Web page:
Untangling The Political And Policy Knot Around America’s Biofuel Mandate


(Credit: Russell Gold/The Wall Street Journal)

(Credit: Russell Gold/The Wall Street Journal)

A two-day House hearing this week ramped up debate over America’s biofuel standards, revealing a tangled knot of conflicting motives. The gathering of the House Energy and Commerce Committee’s Subcommittee on Energy and Power was the latest milestone in a year-long evaluation of the renewable fuel standard (RFS), which mandates that the U.S. fuel supply contain a certain amount of ethanol produced from biofuel. Broadly speaking, it pits the Renewable Fuels Association and biofuel producers against oil companies, refiners, and their representatives — and they all even broke out dueling ad campaigns for the occasion.

On a more granular level, it’s a bit more complicated. Defying the assumed liberal-conservative split on renewables, several Senate Democrats have gotten in on the discussion by calling for revisions to the RFS, or for the White House to temporarily waive some of its mandates. National Journal reports those lawmakers are hearing from oil refineries in their districts that face mounting infrastructure costs related to the blending, and from poultry farmers seeing the price of their feed go up as biofuel production bites into corn supplies.

Positions amongst the RFS’ critics are hardly uniform either. Two very big oil companies — Shell and BP — have both invested in advanced biofuel ventures, and don’t go beyond calling for the standard to be revised. Other smaller firms in the “just revise it” camp point out that eliminating the RFS would waste the potential in the industry for further advancement. But other players like ExxonMobile, as well as the oil industry’s top trade groups — The American Petroleum Institute and the American Fuel and Petrochemical Manufacturers group — insist the RFS is unsalvageable and should utterly scrapped.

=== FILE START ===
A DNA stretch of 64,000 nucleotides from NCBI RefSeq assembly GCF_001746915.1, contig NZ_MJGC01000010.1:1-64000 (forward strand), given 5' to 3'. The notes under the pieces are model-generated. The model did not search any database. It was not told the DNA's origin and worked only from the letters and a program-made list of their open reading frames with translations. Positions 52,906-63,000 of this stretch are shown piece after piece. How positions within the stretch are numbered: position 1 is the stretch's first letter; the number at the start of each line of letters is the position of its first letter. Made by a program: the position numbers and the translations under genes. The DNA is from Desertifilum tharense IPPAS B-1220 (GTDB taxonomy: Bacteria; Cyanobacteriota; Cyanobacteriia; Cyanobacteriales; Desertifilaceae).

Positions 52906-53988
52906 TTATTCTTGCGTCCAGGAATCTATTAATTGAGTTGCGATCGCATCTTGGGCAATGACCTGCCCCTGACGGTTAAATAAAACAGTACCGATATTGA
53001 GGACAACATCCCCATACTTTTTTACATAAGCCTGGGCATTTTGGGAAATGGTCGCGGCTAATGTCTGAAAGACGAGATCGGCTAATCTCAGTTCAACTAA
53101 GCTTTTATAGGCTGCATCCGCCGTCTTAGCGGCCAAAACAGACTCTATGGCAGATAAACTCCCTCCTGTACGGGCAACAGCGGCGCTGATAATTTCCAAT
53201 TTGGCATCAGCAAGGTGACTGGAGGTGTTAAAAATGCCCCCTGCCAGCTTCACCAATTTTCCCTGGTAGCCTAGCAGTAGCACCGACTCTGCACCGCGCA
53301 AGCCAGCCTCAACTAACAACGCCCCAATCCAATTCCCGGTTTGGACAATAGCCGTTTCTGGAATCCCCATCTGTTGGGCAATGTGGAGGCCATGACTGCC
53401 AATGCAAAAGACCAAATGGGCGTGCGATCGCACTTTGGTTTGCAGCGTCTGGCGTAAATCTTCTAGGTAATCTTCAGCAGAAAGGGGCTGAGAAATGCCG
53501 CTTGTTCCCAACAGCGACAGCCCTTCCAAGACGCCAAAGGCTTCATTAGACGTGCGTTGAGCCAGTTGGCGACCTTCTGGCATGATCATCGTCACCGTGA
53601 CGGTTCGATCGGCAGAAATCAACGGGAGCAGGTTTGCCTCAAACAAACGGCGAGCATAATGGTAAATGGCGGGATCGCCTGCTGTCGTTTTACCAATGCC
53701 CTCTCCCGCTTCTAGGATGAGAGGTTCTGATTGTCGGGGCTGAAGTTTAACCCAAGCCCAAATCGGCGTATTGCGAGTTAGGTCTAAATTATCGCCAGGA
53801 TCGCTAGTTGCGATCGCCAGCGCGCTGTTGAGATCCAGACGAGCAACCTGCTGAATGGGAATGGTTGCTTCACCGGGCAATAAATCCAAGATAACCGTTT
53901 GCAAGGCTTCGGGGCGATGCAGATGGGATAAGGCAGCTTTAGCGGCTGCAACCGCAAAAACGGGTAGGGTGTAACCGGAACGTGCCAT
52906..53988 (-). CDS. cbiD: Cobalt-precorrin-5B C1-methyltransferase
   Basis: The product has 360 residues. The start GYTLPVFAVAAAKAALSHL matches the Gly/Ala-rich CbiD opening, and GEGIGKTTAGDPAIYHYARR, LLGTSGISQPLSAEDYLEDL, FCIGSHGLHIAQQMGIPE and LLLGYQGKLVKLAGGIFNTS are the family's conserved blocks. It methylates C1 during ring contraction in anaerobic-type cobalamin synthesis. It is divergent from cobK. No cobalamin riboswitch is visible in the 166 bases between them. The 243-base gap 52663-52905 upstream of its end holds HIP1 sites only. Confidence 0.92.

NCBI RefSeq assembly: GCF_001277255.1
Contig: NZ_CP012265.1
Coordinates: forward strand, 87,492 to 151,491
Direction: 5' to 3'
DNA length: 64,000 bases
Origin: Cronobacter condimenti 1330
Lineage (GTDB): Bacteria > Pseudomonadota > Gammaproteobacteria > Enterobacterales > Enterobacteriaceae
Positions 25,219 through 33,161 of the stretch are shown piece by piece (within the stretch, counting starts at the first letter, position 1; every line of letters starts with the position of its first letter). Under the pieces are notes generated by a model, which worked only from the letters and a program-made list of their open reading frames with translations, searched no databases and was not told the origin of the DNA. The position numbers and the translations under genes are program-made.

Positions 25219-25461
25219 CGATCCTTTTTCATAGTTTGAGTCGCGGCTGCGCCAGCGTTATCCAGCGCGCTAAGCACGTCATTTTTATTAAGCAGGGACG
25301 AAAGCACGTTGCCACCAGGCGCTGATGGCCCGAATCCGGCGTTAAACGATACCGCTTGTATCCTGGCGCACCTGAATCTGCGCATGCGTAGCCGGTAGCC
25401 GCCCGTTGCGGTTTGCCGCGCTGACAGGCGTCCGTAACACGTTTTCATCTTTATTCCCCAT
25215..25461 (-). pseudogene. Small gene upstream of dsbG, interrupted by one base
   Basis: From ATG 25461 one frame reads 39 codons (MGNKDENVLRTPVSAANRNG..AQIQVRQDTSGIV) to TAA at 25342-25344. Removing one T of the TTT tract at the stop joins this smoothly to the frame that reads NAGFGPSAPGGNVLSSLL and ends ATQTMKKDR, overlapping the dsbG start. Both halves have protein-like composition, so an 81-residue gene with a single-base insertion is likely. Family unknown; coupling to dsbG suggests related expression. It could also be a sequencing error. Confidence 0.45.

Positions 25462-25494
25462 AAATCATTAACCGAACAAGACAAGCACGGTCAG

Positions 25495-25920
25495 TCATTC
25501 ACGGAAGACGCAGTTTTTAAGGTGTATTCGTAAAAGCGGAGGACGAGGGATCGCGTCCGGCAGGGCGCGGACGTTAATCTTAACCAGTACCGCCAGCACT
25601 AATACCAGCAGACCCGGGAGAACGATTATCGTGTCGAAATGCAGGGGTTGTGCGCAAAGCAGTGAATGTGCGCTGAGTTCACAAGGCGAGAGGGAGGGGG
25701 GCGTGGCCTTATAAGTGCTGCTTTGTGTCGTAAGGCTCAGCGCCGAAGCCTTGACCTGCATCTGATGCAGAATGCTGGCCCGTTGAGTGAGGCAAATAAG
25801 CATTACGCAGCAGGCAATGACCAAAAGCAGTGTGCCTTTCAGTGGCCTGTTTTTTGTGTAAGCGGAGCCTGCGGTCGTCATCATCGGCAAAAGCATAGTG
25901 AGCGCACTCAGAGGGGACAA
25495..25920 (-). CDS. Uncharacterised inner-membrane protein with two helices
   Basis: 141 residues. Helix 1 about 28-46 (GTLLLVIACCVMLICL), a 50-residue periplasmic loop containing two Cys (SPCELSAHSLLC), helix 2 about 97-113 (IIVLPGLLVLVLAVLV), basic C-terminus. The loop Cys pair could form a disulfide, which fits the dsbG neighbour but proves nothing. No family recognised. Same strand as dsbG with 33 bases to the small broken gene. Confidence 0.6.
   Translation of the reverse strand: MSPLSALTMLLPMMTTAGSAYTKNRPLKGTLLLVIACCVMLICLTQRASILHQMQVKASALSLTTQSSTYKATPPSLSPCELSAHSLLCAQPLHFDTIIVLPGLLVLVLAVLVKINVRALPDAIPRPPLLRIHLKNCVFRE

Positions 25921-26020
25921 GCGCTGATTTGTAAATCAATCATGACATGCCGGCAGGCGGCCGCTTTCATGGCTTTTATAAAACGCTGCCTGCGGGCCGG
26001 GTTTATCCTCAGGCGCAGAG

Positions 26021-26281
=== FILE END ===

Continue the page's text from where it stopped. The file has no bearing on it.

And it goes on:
The problem is that while the RFS aims for a national fuel supply of approximately 10 percent ethanol, it’s actual legislative language — which Congress created in 2005 and updated in 2007 — lays out the mandate in hard gallon amounts. But that number was based on projections of future gasoline consumption that turned out to be way off. As a result, the required amount of ethanol is threatening to overrun the 10 percent threshold. That’s the “blend wall” — the maximum amount most cars or trucks are designed to tolerate in their fuel mix. More advanced cars that can handle a 15 percent mix have only been moving into the market since 2001.

Then there’s the requirement that a certain portion of that amount include more advanced cellulosic biofuels, which don’t compete with human food supplies. And unfortunately, the industry’s ability to produce those biofuels has grossly failed to keep up with the RFS’ requirements.

Of course, it can be argued that’s a good thing. As Adam Monroe, resident of Novozymes North America, pointed out, “Brazilians drive cars on 18 percent to 25 percent ethanol made by Ford & GM.” A steadily increasing percentage would certainly incentivize faster technological advancements in vehicles, and a simple fix to the legislative language from a gallon requirement to a percentage one would seem to address the main concerns. Meanwhile, the motivations and interests behind opposition to the RFS — which revolve around avoiding spending money on upgrades and protecting incumbent industrial market positions — are hardly noble.

But there are deeper problems. When the full agricultural practices needed to harvest biofuels are taken into account, as well as the forrest and grassland clearing that often makes way for the crops, it’s not clear that biofuels actually produce any clear benefits in reducing carbon emissions at present. Worse, traditional biofuel production drives up demand for corn, thus driving up the price and leading to food shortages. That’s a problem here in the United States — see the aforementioned poultry farmers with expensive feed costs — but it’s been devastating worldwide.

In Guatemala, for example, a study suggested the price of corn was driven up 17 percent by U.S. policies, helping create a country where 50 percent of the children are malnourished. Other studies found that biofuels were a contributor to the 2008 food crisis.

There are technologies on the horizon that could address these problems, but their long-term commercial viability is still an open question. And even under the best conditions, it’s unlikely that biofuels would be a large part of the fuel mix in a clean economy.

In short, there’s a valid argument for scrapping the RFS, but most of the proponents of that move are pushing it for the wrong reasons. Meanwhile, the argument in favor of the RFS is that it’s driving a necessary reform in our economy — but in a very, very problemmatic way compared to something like a carbon tax that included transportation fuel.

Such is the nature of American politics.

2 Responses to Untangling The Political And Policy Knot Around America’s Biofuel Mandate

  1. M Tucker says:

    We have created a Gordian Knot and, like that knot, it has no easy solution. We created a whole new market for corn. We created a new industry to convert that corn to ethanol. We created artificial demand and we subsidize the whole thing. BRILLIANT!

  2. Merrelyn Emery says:

    Just get over it and get on with improving EVs, charging stations and get them to everybody at a subsidized, affordable price, ME